Having got the prequel trilogy out of the way first, it’s nice to be able to say that the improvements continue here, and it’s notable that this is the film in the original trilogy on which George Lucas has the least involvement. Obviously the saga is his brainchild and everyone is indebted to him for coming up with it, but it feels like this may have been the best way to go about it, taking Lucas’ story and allowing others to mould it in to something that works in all aspects. Indeed, here we get none of the awful lines that adorn the prequel trilogy and characters are fully fleshed out, making me think that the few problems I had with ‘A New Hope’ would have been resolved if director Irvin Kershner or writer Lawrence Kasdan had worked on that film.
This film benefits from those new creative influences in the sense that we get to explore far more than in the previous film. Lucas has always been a master of visuals, but that sense is retained here and we still get some wonderful wide shots, but we are also treated to interesting character development, powerful and iconic scenes and engage with the film on a deeper level than the previous episodes reviewed here. Whereas in ‘A New Hope’ we are treated to solid spectacle and some rollicking action scenes, here the level of engagement is on a higher level, and that must be credited to Kasdan and Kershner.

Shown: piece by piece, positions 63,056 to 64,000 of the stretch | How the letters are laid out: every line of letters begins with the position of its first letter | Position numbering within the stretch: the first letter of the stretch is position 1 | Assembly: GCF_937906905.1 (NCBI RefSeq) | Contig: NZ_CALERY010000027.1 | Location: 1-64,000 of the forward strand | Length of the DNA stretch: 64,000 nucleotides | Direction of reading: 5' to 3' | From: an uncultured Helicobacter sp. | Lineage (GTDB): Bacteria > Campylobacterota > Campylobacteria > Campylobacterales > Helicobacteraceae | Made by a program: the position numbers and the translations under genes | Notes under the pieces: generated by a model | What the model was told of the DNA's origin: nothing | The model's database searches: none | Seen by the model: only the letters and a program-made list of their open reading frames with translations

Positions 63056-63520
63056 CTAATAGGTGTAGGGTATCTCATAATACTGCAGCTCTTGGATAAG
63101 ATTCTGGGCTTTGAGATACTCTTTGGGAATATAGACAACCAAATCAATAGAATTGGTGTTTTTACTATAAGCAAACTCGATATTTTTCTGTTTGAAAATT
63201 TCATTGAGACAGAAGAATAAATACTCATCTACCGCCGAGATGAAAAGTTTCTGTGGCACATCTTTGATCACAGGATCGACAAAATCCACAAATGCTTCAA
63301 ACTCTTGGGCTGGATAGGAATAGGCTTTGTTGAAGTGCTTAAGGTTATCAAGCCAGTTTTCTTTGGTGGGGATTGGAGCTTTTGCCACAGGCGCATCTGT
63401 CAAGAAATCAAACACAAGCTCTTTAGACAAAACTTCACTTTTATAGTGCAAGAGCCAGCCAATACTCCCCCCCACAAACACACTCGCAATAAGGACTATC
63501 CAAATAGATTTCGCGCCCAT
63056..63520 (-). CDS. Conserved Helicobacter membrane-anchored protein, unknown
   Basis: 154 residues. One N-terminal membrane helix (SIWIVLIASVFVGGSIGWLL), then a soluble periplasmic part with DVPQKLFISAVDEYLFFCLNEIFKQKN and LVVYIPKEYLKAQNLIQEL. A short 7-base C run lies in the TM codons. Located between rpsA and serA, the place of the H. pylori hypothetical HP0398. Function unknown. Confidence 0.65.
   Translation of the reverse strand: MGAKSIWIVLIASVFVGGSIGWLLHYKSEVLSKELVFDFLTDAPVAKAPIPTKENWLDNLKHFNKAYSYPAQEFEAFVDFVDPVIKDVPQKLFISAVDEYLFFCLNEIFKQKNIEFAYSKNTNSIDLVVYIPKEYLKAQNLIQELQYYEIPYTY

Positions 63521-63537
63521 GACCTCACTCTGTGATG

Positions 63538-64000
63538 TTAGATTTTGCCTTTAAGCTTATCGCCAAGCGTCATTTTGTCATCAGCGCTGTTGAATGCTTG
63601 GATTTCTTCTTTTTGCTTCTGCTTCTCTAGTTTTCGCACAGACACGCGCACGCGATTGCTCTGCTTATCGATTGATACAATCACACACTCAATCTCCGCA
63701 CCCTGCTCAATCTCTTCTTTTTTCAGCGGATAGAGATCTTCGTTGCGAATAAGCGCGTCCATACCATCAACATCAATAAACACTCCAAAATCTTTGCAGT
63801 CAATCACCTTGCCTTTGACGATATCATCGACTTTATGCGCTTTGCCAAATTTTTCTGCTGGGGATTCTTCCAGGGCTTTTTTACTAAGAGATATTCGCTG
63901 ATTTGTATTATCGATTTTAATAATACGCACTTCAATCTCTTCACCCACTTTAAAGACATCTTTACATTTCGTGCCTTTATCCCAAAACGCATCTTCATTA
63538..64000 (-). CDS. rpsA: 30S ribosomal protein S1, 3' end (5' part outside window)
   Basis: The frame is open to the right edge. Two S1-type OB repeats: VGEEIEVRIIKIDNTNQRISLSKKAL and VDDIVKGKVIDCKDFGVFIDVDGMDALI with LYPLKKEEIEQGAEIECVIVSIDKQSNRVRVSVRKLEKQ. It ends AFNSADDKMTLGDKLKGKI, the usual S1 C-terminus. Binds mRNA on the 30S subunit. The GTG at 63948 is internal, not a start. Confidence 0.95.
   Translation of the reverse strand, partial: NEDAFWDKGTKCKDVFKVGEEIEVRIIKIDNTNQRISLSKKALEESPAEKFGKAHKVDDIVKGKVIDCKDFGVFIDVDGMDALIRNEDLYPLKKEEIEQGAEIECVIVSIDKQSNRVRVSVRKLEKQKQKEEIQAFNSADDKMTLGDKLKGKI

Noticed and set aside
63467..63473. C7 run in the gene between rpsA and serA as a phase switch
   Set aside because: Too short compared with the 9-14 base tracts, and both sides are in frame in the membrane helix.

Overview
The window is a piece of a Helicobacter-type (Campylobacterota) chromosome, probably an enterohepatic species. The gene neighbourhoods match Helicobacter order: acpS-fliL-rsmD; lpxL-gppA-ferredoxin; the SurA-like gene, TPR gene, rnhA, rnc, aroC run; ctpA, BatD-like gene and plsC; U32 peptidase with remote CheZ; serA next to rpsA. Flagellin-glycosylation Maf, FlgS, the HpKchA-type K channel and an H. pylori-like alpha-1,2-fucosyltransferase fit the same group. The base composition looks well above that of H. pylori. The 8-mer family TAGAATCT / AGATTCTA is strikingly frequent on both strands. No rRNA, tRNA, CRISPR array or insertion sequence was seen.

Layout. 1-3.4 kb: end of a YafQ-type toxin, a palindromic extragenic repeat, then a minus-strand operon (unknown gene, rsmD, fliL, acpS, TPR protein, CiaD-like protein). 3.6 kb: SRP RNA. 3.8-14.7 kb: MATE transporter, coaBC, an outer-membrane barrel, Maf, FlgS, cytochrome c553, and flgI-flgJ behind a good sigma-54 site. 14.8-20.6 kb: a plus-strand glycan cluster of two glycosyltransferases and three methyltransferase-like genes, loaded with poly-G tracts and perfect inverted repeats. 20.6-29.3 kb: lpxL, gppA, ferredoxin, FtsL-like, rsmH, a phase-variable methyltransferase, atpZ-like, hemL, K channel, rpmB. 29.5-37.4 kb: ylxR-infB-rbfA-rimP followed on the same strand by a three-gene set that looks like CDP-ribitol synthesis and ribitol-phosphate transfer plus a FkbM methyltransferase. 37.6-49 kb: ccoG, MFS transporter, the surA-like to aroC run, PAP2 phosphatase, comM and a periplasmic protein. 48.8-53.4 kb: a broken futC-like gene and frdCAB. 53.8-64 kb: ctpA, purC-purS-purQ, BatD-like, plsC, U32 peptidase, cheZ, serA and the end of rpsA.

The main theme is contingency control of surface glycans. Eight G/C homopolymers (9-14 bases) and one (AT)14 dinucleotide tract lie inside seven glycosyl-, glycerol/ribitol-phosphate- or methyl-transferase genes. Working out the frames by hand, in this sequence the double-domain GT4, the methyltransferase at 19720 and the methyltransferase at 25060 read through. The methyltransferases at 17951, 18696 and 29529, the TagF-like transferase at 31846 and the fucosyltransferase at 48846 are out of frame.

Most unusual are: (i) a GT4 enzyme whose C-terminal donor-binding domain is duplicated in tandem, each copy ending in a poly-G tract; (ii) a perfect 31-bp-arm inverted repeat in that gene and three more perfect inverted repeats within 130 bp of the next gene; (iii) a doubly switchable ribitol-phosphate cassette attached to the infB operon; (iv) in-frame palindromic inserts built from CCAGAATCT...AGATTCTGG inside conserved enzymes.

‘The Empire Strikes Back’ represents the high-water mark of the series (at least until we review ‘The Force Awakens… we’ll see) largely because of how well everything comes together. Gone are the disjointed moments of previous episodes, and in comes the sense that we’re finally experiencing a whole mythology with depth and ingenuity. The reason ‘Star Wars’ is such a success as a space opera can be found in this film, from John Williams’ epic score down to its intricate plot details and sudden twists, it is a large story in the best sense of that term, making you feel like the whole galaxy is involved. Cinematography by Peter Suschitzky is excellent, capturing the scale of the universe excellently and making scenes feel claustrophobic or vast at will. Darker and far cleverer than most popcorn movies, ‘The Empire Strikes Back’ almost does the job of justifying the Star Wars hype on its own, which is a gargantuan task.